Wednesday, July 02, 2014

Debating 101


DEBATING 101
by Christa Mary Uy Dabalos 
Graduate of BA Development Studies
Incoming first year student of UP College of Medicine
Debating Coach

Debate is defined as a regulated discussion of a proposition between two matched sides (Merriam Webster).

There are different types of debates used in competitions.

The commonly-used type in scholastic debate competitions is the British Parliamentary debate.

Some debate topics are assigned on the spot, as well as your stand in the debate. Therefore, it is important to read on current events and know the pros and cons of most issues.

If debate topics are assigned beforehand, research both sides, not just your own. Knowing the pros and cons of an issue can help in anticipating the possible arguments of the other side. You could also anticipate the other side’s rebuttals of your own argument.

Good research also prevents panicking during a rebuttal. If you know your topic and arguments well, you will surely be able to back up your arguments.

It is very important to stick to your assigned roles in debate. Fulfillment of roles is necessary in winning a debate. Regardless of whether or not you agree with the stand you have been given, you must properly defend your arguments.

The opening government (pro-side) is usually tasked with the definition of terms used in the debate, as well as the boundaries the debate is set in.

For example, in the premise:

“This house believes that underage criminal offenders must be placed in usual correctional facilities along with other offenders.”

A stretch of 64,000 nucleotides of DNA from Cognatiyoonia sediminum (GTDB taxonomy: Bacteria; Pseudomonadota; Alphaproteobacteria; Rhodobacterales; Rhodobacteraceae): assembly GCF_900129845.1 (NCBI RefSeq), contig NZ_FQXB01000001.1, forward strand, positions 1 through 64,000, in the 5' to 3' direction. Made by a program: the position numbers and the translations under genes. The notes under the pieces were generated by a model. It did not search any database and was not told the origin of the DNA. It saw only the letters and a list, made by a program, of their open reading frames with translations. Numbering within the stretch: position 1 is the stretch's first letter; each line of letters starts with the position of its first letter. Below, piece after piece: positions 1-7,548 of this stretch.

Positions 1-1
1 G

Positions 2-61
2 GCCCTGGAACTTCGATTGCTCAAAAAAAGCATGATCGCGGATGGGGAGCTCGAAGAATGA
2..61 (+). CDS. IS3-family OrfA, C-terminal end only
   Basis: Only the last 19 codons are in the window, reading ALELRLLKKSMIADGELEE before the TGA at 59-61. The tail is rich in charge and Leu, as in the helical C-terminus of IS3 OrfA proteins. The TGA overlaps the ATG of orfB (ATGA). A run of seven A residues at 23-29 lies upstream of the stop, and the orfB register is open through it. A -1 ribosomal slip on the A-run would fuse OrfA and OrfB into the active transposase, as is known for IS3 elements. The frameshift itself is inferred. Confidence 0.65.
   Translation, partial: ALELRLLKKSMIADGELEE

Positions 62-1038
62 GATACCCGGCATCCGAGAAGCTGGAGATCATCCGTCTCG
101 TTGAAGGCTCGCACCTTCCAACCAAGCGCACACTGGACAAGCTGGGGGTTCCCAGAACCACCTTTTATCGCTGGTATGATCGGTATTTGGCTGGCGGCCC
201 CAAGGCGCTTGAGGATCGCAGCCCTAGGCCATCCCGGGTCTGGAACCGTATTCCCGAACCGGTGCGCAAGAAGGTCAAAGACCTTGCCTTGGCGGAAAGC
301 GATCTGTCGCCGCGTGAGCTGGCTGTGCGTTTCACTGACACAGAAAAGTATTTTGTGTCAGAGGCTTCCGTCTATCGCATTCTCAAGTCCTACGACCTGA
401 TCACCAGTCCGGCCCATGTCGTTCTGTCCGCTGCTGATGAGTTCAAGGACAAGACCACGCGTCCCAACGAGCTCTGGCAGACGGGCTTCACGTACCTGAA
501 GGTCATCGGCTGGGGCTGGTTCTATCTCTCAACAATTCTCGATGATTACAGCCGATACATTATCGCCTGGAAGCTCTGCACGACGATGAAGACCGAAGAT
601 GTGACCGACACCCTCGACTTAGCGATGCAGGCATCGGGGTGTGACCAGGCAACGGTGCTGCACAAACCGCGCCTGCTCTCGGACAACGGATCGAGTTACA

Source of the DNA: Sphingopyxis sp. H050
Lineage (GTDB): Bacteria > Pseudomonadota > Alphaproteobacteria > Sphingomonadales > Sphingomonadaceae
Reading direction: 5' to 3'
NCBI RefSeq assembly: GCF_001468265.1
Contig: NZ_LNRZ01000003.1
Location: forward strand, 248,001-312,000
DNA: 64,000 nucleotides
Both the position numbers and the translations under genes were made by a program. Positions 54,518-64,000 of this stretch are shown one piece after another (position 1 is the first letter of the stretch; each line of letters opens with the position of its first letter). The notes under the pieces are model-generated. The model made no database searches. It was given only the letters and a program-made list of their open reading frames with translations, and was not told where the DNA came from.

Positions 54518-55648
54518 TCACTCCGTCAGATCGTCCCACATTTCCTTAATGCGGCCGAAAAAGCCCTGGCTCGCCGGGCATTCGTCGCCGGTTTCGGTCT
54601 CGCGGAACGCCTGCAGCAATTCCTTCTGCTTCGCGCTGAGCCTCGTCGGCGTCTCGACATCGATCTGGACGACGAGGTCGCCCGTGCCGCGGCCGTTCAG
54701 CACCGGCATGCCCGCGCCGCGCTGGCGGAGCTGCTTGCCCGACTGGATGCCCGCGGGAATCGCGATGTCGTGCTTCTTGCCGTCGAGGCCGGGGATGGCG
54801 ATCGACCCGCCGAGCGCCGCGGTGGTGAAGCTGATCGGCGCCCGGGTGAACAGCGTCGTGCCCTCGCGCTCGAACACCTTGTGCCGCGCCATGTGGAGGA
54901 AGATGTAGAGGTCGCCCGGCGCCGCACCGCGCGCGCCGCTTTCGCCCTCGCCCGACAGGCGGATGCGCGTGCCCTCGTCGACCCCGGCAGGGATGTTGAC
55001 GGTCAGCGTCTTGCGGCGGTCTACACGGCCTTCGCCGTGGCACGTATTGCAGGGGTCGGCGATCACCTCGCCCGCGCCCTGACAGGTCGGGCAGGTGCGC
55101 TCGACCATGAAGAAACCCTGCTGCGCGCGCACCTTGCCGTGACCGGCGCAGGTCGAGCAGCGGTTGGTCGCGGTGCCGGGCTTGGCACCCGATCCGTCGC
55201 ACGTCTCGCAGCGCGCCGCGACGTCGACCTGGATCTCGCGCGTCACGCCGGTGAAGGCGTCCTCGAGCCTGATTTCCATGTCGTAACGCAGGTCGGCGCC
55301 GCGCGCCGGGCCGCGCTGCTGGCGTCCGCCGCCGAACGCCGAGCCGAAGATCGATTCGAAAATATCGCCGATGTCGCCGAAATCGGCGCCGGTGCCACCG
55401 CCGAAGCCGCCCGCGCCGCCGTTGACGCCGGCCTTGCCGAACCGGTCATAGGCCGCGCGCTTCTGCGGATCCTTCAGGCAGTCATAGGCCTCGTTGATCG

The opening government should set :
What age an offender is considered underage?
Is this premise set in the Philippines only? Asia? Worldwide?
What is considered a normal correctional facility?
However, the opening government must be careful in setting parameters to the debate. The premises must be realistic so as still to foster a healthy debate atmosphere.

Build on your argument first before moving on to your next argument. Focusing on 3 solid arguments is better than presenting 10 incoherent arguments.

Make sure to structure your speech well.

If your speech follows a rival speaker’s speech, state the rebuttals to his/her arguments first before proceeding to your own argument.

Debaters usually speak fast so as to be able to explain more points as possible. However, make sure that you speak audibly and clearly.

A well-modulated and well-enunciated voice can give an impression of confidence and makes your arguments seem even more believable.

No matter your assigned roles, it is important to take notes. This way, you could easily spot inconsistencies in the opposite side’s argument. You could also easily pair up the opposite side’s argument with your own rebuttals.

If debating is done by team, even if one has already presented arguments, take notes so that you help in building up your team member. You can point out ways he/she could strengthen his/her argument, as well as point out possible rebuttals he/she could use against the other side.

Use phrases such as “I strongly believe” to establish confidence in your own arguments.

If debating is done by team and you are the last one to present, summarize why your team did a better job of defending their side. In British Parliamentary debate, the “swing” (closing government/closing opposition) usually isn’t assigned to present arguments but rather to strengthen his/her side’s case. This is done by pointing out your arguments, stating how you countered the other side’s rebuttals, and pointing out your rebuttals to the other side’s arguments.